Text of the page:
[transcription provided by collection donor]
July 1, 1918
Put up at Villa St. Jacques with Capt. Pratt & Mr. Wood, Pioneers of the West Yorkshire. Met Cadet Love who is a resident here.
Biarritz is full of beautiful girls. There are many of the Spanish type & the best of French Society here. We go in bathing at 11am. On the Prom in the afternoon. Tea & supper on the Prom again. It’s a great place to recuperate & I was feeling like a fighting cock in no time.
While here I visited Bayonne & St. Jean de Luz. At the latter place I met an American from South America, in fact she & her daughter picked me up & took me in for tea. The country is full of American soldiers south of Paris. I never saw such lovely children as they have at Biarritz & I spent several hours lying on the sands watching them play.
July 5, 1918
Visited Lourdes. On the train & in the same compartment with me were two of the most beautiful girls I have ever had the pleasure to see. The feeling that came over me as I approached the LaBasilique was very strange. I first entered the Rosaire. The interior is all of marble with numerous side altars. The walls are inlaid with marble tablets commemorating the miracles that have occurred at Lourdes. After spending some time here I went around to the Grotto – drank a cup of the water & then looked in at Les Piscines et la Grotte. This is where cases are immersed. Now I went up to the church which is built over the Grotto. All was wonderful & beyond my descriptive power. When I was coming away I suddenly felt like singing.
R.T.O. = Railroad Transport Officer
July 6, 1918
Arrived at Rouen, reported to the R.T.O. who sent me to the leave officer & who in turn sent me to the Cyclist Commandant & this fellow sent me to the Reinforcement depot much against my will. All I wanted to know was when I could get a train to take me to my railhead, ie: Aubigny. I kicked, growled & cussed to no avail. Here I have to stay till some of these old fools wake up & let me know when I can get a train. In the meantime I am surrounded & hemmed in by rules & regulations galore & my leave is up. I should be back with the battalion.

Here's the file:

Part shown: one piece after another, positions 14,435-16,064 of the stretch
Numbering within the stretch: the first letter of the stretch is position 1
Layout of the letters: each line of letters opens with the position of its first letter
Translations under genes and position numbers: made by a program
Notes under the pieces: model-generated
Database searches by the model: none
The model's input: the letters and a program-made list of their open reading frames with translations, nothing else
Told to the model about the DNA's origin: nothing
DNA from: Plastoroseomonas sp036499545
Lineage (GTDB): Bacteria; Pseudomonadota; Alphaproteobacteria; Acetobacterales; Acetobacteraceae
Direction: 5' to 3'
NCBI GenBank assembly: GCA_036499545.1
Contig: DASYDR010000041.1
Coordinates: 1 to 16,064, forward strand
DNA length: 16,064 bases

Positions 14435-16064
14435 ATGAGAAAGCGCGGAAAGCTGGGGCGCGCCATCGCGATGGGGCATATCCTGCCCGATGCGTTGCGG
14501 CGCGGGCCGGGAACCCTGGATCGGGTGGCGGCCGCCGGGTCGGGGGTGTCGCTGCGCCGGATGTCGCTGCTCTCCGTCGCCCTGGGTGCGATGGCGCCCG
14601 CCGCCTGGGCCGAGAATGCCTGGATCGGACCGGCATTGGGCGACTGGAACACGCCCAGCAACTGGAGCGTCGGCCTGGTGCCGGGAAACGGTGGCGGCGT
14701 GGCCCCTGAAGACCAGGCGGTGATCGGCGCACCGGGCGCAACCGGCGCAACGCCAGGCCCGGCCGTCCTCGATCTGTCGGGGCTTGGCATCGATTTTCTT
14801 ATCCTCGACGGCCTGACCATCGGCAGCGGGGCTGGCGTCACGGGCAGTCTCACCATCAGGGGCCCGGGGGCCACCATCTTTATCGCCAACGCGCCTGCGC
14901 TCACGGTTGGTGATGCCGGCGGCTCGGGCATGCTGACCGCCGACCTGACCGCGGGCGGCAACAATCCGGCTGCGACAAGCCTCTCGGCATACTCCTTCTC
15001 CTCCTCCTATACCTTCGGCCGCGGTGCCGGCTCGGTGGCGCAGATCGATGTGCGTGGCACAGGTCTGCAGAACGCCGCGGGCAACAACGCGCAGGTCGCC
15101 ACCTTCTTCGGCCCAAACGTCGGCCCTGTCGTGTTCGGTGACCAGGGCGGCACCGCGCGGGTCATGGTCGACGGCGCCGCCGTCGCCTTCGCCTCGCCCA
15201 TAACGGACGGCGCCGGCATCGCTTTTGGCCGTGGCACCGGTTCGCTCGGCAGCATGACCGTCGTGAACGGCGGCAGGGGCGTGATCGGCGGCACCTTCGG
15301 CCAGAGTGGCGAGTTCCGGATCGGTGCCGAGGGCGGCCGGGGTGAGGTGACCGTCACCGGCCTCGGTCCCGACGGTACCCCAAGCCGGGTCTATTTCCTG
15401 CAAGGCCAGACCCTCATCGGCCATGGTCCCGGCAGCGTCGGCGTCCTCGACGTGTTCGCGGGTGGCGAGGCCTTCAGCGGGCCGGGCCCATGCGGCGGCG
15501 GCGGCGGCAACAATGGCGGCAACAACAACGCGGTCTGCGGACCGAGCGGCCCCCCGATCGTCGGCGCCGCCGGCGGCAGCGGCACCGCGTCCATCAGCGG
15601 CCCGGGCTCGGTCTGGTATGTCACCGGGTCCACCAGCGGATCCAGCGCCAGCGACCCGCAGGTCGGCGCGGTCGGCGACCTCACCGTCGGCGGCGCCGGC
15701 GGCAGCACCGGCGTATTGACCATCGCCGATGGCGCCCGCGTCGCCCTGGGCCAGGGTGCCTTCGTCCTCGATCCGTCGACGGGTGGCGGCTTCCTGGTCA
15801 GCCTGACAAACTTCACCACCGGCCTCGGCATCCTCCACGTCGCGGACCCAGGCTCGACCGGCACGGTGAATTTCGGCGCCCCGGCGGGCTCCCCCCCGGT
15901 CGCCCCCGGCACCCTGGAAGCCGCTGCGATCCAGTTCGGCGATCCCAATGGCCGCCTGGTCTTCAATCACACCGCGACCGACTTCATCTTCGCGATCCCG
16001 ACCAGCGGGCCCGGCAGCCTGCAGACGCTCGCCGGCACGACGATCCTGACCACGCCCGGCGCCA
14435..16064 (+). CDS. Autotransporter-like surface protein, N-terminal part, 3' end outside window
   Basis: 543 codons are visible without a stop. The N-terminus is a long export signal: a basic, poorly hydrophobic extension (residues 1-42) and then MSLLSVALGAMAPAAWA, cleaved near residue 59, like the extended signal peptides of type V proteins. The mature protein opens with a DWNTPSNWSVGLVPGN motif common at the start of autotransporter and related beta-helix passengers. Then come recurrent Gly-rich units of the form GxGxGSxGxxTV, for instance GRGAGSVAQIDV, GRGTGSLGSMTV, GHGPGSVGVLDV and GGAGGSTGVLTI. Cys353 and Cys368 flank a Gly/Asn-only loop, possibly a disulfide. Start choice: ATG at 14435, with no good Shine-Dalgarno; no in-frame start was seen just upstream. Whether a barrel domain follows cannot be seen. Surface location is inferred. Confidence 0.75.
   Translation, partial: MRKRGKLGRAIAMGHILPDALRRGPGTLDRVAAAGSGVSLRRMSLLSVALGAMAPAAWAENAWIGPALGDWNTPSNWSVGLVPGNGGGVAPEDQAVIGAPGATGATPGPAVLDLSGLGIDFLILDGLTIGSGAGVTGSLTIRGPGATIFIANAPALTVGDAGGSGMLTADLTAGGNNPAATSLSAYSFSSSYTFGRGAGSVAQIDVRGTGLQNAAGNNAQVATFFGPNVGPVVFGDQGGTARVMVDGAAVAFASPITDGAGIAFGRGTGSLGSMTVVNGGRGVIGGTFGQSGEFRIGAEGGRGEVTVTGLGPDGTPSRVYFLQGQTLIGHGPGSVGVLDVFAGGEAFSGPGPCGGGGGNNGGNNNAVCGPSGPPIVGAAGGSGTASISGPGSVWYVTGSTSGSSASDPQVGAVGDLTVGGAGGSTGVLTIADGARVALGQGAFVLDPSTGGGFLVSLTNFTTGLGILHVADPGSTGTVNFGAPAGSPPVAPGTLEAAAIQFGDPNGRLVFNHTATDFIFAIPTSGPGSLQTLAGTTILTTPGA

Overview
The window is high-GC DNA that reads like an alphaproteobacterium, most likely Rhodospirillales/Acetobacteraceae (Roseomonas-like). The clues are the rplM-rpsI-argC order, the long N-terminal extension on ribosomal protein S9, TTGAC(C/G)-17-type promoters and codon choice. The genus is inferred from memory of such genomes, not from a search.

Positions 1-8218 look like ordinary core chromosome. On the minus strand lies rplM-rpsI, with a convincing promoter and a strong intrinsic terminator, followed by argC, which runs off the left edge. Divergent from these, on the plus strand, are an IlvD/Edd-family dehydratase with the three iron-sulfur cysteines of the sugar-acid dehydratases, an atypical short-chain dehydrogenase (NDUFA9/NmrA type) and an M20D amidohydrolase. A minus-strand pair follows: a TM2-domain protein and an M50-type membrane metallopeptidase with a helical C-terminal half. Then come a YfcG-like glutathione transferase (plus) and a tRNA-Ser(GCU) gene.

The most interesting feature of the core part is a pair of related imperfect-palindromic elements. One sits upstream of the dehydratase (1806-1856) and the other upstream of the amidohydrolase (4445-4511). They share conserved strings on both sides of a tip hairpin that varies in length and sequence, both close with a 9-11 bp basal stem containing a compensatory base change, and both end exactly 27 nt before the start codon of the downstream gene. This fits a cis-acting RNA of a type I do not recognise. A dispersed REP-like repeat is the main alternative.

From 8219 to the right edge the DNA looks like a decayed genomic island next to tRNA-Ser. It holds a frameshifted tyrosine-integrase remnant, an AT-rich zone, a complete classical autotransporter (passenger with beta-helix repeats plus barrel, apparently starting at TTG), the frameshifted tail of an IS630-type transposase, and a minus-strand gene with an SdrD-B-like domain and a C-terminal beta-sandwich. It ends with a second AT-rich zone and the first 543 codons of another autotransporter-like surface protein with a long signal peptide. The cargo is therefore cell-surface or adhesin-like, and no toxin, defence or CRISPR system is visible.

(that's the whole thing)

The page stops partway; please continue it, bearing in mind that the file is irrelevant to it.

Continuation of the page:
The R.T.O.’s are a bunch of silly asses, very unobliging, full of conceit of their own importance & lacking the knowledge that an ordinary jackass possesses & just as stubborn as that beast.
July 9, 1918
I am off for the front. Arrived at the battalion rear the night of July 10th & went into the line on the 11th – frontage on Neuville-Vitasse.
July 15, 1918
Moved back into support on Telegraph Switch. Accommodation here is very poor: my dugout was moldy, old & very damp. There were six of us in a mighty small place. We were surrounded by our artillery & were subject to a lot of harassing fire with a few gas shells.
We were released on the night of the 23/24th. I left the trenches with Col. Pearkes & Capt. Hind at 1:45 am. We rode out through Agny, Achicourt to Dainville & I crawled into my sleeping bag at 4:00am.
July 24, 1918
Rested all day. The band played for us while we had supper. The men were payed.
July 25, 1918
As we were falling in to leave Dainville, Fritz shelled us. We passed through Wagonlieu to Y Camp area west of Etrun & north of Duisans. Just as we reached camp it began to rain very hard. During the night we were shelled & bombed.
July 26, 1918
Went over to Marsueil with Capt. Cote, had a bath & some Barsac wine which caused us to go zig-zag. In the afternoon met Major George Hall at 12th Field Amb.
July 28, 1918
Visited 9th Field Amb. at Ecoivres & there met Capt. Fraser (Ottawa) & Thomas of Victoria. They haven’t been busy lately & were all fed up.
July 30, 1918
Moved from Y Camp area passing through Duisans, Agnaz-les-Duisans, Gouves, Montenescourt & Wanquetin which is our starting point; on through Fosseux, Barly & Sombrin to Warluzel. It was a 30 kilo march: men carried full equipment & packs for the first time. Thirty-nine men fell out on this march. We are entirely in the dark as to our final destination. We would like to go south but the general feeling is that we are going north. The 8th & 10th Field Amb. are at Warluzel with us. I saw John Briggs – he is next to go on leave.
July 31, 1918
Half our transport has been sent to Doullens to entrain. The rest of us are under orders to enbuss tonight at 8: destination as yet unknown. Men have 48 hours’ rations.
Visited Doullens with Capt. Cote. Bought a shirt, two collars, & undershirt. In the evening we marched to Sus-St.-Leger & there enbussed. Travelled all night reaching Belloy-St.-Leonard about 5 am where we debussed & marched to Aumont. Here we rested all day & night. Have to go 3½ miles to get water. There is a famine of cigarettes & matches in the battalion.